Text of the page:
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Research cited by the NIH shows that 12 percent of infants and 8 percent of toddlers are iron deficient. Iron deficiency in the early stages of life can lead to cognitive delays and psychological effects including social withdrawal. Because the impacts of iron deficiency in infancy and early childhood can be irreversible, it’s essential for young children to get enough iron.

Breastmilk is a great source of iron, especially for children under 12 months old. That said, the American Academy of Pediatrics recommends that starting at four months of age, parents of breastfed infants begin giving them a 1 milligram per kilogram iron supplement every day until they are eating iron-supplemented foods like infant cereals. If your baby is breastfeeding, your pediatrician can help you determine the right supplement dosage based on their age and weight.

Most infant formulas sold in the U.S. already contain iron, so there is no need to supplement formula-fed infants.

A resource posted by MedlinePlus also points out that infants who drink cow’s milk instead of breast milk or iron-fortified formula are more likely to be iron deficient because cow’s milk contains less iron, can cause intestinal issues, and is much harder for the body to absorb than breast milk. Likewise, children who are over a year old whose diets contain too much cow’s milk and not enough nutrient-dense, iron-rich food are at an increased risk of iron deficiency.

According to the Mayo Clinic, the following symptoms can be signs of iron deficiency in children and may warrant a talk with their pediatrician:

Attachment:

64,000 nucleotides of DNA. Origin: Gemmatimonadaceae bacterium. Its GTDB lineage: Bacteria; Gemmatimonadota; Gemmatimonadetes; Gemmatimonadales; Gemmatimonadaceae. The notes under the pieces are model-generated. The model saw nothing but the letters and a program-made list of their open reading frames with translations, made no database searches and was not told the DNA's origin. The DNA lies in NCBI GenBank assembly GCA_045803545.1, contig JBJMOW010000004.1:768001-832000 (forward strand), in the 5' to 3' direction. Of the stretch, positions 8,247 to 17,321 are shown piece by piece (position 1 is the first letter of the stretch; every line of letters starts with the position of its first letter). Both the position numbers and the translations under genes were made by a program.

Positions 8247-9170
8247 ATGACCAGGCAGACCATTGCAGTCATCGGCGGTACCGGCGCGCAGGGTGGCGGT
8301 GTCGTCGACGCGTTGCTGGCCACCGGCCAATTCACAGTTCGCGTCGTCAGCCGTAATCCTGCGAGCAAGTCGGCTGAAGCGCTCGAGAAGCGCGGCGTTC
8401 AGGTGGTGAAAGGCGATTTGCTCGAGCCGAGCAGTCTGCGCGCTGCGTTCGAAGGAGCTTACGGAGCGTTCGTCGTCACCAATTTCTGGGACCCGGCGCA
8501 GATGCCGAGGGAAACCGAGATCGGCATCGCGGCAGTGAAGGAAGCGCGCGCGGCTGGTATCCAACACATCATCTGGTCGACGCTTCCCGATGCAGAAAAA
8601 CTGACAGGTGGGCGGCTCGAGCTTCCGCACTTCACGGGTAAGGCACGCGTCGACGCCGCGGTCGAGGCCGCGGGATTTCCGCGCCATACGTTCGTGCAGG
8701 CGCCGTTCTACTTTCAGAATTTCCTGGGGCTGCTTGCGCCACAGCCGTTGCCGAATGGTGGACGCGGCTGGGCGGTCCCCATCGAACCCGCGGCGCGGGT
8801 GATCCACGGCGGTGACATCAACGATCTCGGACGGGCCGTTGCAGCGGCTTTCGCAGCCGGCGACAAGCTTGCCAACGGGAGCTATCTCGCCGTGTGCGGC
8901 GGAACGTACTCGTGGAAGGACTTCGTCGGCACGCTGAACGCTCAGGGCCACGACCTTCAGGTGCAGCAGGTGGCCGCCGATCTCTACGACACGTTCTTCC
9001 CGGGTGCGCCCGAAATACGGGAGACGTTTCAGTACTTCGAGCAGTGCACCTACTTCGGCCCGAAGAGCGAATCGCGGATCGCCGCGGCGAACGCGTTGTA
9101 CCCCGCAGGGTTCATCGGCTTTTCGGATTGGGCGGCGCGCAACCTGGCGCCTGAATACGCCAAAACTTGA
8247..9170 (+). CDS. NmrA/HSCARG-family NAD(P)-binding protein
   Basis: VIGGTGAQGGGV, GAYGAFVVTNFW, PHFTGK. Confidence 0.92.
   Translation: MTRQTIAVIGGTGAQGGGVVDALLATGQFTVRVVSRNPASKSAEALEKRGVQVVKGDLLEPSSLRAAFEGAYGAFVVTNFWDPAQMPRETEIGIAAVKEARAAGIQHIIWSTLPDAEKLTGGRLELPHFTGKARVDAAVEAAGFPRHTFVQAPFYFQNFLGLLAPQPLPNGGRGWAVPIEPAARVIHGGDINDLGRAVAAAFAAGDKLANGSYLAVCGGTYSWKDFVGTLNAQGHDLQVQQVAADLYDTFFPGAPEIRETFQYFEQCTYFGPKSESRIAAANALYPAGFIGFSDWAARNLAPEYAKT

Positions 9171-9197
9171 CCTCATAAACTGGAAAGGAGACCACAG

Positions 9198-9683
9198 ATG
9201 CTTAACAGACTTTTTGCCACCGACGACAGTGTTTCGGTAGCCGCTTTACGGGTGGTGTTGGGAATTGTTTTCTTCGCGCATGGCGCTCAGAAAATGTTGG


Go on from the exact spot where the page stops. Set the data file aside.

• Pale skin
  • Lethargy
  • Slowed growth and development
  • Poor appetite
  • Abnormally rapid breathing
  • Behavioral problems
  • Frequent infections
  • Unusual cravings for non-nutritive substances, like ice, dirt, or paint

So how much iron do I need to prevent iron deficiency (and where should it come from)?

Given all the factors that impact how women and children’s bodies rely on and store iron, it’s especially important that they ingest enough iron to prevent iron deficiency. That can be complicated, though, because iron isn’t the easiest mineral to absorb.

According to Lee, “Only about 10 percent of consumed iron is absorbed into the body.”

In order to get enough iron, the NIH recommends that women consume 18 milligrams of iron each day (although if you’re pregnant you’ll need to increase that to 27 milligrams). Women who have stopped menstruating only need about 8 milligrams of iron each day, while toddlers ages 1 to 3 need 7 milligrams and children ages 4 to 8 need 10 milligrams daily to prevent iron deficiency.

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The most well-known way to get iron is by eating red meat, which can contain up to 5 milligrams of iron per serving. However, if you or your kiddo isn’t a fan of red meat, or you choose to steer clear of meat altogether, there’s no need to worry. There are many non-meat sources of iron that you can incorporate into your diet to ward off iron deficiency. Oysters and white beans both contain 8 milligrams of iron per serving, while a 3-ounce serving of dark chocolate can give you 7 milligrams.

In the United States, many cereals are also fortified with iron and can contain up to 100 percent of the recommended daily value in just one serving, making them an easy way to help kids (or yourself!) get the iron needed to prevent deficiency. This nutrition data resource ranks hundreds of ready-to-eat cereals based on their iron content. Note that cereals more aggressively marketed toward children—like Lucky Charms and Cocoa Puffs—are lower in the ranking, whereas quick oats and and bran flakes top the list.

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Lee also suggests that eating foods that are rich in vitamin C can help increase iron absorption, which highlights the importance of a balanced, nutrient-rich diet.

Other Risk Factors for Iron Deficiency